Global - It is usually said that opposites attract; however this is a case where like minds meet. At this juncture - those of roycrosse, and Dalton Narine. “roycrosse” - this is is the reference he prefers as a performing artist, one word, lowercase and all.
roycrosse (image: Gill Taylor Tyree, Sr.)
And just as he calls the shots in how he is addressed, roycrosse determinedly grasps each hour afforded him as he continues to give the cancer which vies for his life force on an ongoing basis, a swift kick in the pants.
Everyday is a gift, one of which he makes full use, while grappling with his health challenges. It is music that serves as his soul food, his energy source. “I stay busy; I find that I have to stay busy, and if I get myself too run-out, or too exhausted, I can rely on music to give me some more energy. One of the interesting things about this period that I’ve just sort of come through is that it was very, very difficult for me,” explains roycrosse, referring to the path fraught with the cancer. “Nobody thinks I would survive; I didn’t think I would survive. The thing that kept me going was the music...There are times I couldn’t write, I couldn’t draw, I didn’t have enough energy to paint but somehow I could get on the pans, or sit in front of the piano and get rejuvenated.”
roycrosse (image: Gill Taylor Tyree, Sr.)
roycrosse grew up a few blocks away from the panyard of Trinidad All Stars, so the pan was always in his ear. The bit of time he got to learn to play, was devoted to the bass. But, as roycrosse ruefully recounts, “When I was with All Stars, I couldn’t take the bass home, and then when I tried taking the tenor pan home, my mother took it from under the bed, and marched me across George Street - very embarrassing - can you imagine this, with a broom behind me, marching me back, back to take the pan back.”
Eventually, when roycrosse made his way to Toronto, Canada a few years later he came in to his own, and joined a steelband attached to the University of Toronto, exploring the various voices of the family of steelpan instruments including seconds, tenor, bass and more. He opines about Starlift Steel Orchestra coming up to Toronto in 1967, and the seven-piece steelband he was part of, joining with another band in Toronto at the time- a combo of sorts, including guitar - run by Joe Brown. “We put the two bands together, so we had enough for like a 15-piece band, so it was very respectable, so we could stand up to the challenge of Starlift. Very exciting times.”
His creative path is one of artistry, on canvas, sculpting, composing and performing; all sustain and fulfill roycrosse as life unfolds daily.
Even as he has devoted time to the soundtrack of the short film/documentary “And Great Showers Of Tears Came Down,” there is a new CD in the works, with the final mix expected in January 2014 for a February launch.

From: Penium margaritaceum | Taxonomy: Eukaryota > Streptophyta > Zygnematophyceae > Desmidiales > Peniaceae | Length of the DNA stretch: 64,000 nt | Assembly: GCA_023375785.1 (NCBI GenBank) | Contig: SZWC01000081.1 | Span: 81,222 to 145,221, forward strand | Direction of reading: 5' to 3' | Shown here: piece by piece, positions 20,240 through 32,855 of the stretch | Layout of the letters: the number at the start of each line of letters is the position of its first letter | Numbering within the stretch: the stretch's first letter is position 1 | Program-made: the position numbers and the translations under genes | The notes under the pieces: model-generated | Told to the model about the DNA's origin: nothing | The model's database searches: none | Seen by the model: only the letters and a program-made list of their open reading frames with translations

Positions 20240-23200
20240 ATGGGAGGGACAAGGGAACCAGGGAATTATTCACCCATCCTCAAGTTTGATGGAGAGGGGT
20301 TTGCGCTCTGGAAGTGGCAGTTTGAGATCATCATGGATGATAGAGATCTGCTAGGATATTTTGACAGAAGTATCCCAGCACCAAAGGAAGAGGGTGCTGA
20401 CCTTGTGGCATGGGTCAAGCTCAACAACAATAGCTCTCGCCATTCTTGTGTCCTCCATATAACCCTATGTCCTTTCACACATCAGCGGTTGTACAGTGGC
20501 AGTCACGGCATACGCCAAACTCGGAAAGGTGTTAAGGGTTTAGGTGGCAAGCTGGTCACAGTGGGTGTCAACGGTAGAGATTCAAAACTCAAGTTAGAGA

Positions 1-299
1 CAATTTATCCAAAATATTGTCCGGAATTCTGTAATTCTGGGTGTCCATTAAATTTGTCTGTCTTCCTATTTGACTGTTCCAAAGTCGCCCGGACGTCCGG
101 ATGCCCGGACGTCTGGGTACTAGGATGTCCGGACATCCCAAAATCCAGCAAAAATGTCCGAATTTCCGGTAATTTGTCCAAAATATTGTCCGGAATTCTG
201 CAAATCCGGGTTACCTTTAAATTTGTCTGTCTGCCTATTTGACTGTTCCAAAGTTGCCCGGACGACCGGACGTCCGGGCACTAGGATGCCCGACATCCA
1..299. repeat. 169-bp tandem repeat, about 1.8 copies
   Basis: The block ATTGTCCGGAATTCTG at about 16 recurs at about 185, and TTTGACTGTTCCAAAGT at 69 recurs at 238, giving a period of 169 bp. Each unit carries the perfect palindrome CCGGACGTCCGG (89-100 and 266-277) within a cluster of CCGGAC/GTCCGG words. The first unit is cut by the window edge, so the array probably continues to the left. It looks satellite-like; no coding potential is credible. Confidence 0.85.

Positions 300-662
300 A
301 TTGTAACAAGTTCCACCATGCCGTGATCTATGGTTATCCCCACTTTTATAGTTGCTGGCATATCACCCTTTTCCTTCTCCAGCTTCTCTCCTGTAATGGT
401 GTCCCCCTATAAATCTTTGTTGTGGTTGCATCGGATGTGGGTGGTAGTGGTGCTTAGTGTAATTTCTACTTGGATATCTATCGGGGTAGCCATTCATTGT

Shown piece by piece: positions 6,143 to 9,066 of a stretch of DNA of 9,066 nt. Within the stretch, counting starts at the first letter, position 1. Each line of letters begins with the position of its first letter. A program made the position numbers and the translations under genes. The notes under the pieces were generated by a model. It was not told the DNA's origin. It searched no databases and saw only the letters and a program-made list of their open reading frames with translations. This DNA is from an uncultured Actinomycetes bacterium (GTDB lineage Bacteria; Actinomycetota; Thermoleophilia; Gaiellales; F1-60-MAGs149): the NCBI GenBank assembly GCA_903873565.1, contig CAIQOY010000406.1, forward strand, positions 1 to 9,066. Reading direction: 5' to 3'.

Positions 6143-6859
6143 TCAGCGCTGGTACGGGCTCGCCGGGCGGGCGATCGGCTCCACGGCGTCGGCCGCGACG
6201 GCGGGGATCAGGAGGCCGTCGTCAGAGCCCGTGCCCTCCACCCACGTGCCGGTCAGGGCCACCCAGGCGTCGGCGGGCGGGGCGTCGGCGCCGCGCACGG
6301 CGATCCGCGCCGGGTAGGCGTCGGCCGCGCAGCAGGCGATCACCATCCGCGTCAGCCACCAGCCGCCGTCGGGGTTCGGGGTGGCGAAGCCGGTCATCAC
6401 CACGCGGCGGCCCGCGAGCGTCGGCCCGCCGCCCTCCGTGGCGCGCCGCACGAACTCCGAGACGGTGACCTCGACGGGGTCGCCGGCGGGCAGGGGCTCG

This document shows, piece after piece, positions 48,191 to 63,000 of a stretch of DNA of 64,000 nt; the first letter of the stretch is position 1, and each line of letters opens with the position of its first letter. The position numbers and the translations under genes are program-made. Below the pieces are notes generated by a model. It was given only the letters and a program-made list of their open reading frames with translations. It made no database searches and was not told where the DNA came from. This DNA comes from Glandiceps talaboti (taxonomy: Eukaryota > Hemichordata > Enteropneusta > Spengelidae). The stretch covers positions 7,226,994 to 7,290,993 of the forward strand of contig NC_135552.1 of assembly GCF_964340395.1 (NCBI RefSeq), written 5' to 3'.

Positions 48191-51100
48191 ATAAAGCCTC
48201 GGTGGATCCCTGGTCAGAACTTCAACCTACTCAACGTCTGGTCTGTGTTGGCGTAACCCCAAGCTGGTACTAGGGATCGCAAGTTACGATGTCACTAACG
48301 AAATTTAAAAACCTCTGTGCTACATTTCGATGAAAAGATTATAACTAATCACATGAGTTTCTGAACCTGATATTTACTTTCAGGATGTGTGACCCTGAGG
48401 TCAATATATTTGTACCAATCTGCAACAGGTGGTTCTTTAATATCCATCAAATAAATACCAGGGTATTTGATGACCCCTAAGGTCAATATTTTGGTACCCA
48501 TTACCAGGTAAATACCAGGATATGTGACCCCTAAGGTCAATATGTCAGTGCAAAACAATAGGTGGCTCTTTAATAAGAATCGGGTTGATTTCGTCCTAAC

Dalton Narine finds in roycrosse a kindred spirit, a soul with whom he identifies with on a few fronts, not least being a similar work ethic - both men being driven and perfectionists, but both also grasping and living with daily, the concept of loss. On the more melodious side of life, both men have played with Trinidad All Stars Steel Orchestra - by Dalton’s reckoning - roycrosse having entered into its musical ranks before him.
But the actual meeting and interaction between the two would be decades later, when musician David Boothman shared information on some other artists with Dalton at the latter’s request after an interview with Boothman for MACO Magazine.
Dalton has “gone to ground” in the last few months, immersed and fully dedicated to working on a full length feature film. Yet cutting through that cocoon, was the earnestness and drive of roycrosse against his own odds (in spite of his health predicament). “You think we can do something together....I just want to do something with you - I really admire your work, and I really want to do something with you,” Dalton says he was told by roycrosse.
roycrosse’s drive struck chords which resonated to the extent that Dalton identified a piece that he had done for the Miami Herald called “A Marine Remembers,” as a short multimedia project they would co-produce. And the result is “And Great Showers Of Tears Came Down,” the collaboration infusing roycrosse with a determination that continues to astound all those who are around him, given his day-to-day existence.
This additional avenue to channel his artistic expression, not least of all creating the soundtrack for and performing the music using steelpans - appears to have literally forged new leases on life within his spirit. According to Dalton: “Pan, as the music, and roycrosse - are so intertwined; I see the embodiment of pan, is how I look at it....I have found a new hero. This guy is...this is it. This is a dying man who refuses to die, and stares death in the face and defies it....not to say that “I defy it in the sense that I don't respect it, but I am going to grind everything out until I go, and I am going to do it behind this instrument [Pan].””
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